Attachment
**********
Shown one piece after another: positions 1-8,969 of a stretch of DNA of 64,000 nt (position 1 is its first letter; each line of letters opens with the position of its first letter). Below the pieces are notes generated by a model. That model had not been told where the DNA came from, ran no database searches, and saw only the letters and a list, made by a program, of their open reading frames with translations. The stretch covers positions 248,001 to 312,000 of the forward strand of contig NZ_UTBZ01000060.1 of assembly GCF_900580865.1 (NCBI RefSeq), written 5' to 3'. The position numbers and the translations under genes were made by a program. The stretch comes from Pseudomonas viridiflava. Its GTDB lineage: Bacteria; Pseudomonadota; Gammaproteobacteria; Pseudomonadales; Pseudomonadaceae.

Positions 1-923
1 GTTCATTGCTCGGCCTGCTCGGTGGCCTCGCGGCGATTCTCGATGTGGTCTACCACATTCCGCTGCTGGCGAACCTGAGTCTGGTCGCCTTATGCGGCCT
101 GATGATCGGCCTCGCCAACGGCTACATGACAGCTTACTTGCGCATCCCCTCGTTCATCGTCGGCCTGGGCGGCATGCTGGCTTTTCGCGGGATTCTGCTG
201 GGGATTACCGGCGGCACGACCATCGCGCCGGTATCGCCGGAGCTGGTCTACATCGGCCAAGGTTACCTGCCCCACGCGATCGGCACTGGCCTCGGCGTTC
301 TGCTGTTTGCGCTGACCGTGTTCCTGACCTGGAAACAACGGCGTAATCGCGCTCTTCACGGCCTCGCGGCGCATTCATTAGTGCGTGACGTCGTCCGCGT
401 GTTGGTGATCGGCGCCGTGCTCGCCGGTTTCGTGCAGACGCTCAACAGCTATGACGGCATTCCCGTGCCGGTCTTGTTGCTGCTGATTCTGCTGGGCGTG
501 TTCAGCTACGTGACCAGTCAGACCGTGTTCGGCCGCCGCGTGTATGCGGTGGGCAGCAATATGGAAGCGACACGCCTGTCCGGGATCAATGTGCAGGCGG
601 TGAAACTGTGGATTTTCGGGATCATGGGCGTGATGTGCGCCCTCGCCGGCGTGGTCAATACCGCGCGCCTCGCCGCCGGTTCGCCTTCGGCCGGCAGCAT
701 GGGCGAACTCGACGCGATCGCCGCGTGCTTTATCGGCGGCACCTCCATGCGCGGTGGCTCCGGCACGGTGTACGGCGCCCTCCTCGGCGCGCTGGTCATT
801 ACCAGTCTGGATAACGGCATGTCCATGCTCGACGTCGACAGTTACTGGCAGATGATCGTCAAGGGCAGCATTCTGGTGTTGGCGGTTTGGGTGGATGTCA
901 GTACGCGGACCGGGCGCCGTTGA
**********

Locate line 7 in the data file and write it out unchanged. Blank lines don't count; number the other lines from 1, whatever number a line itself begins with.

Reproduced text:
401 GTTGGTGATCGGCGCCGTGCTCGCCGGTTTCGTGCAGACGCTCAACAGCTATGACGGCATTCCCGTGCCGGTCTTGTTGCTGCTGATTCTGCTGGGCGTG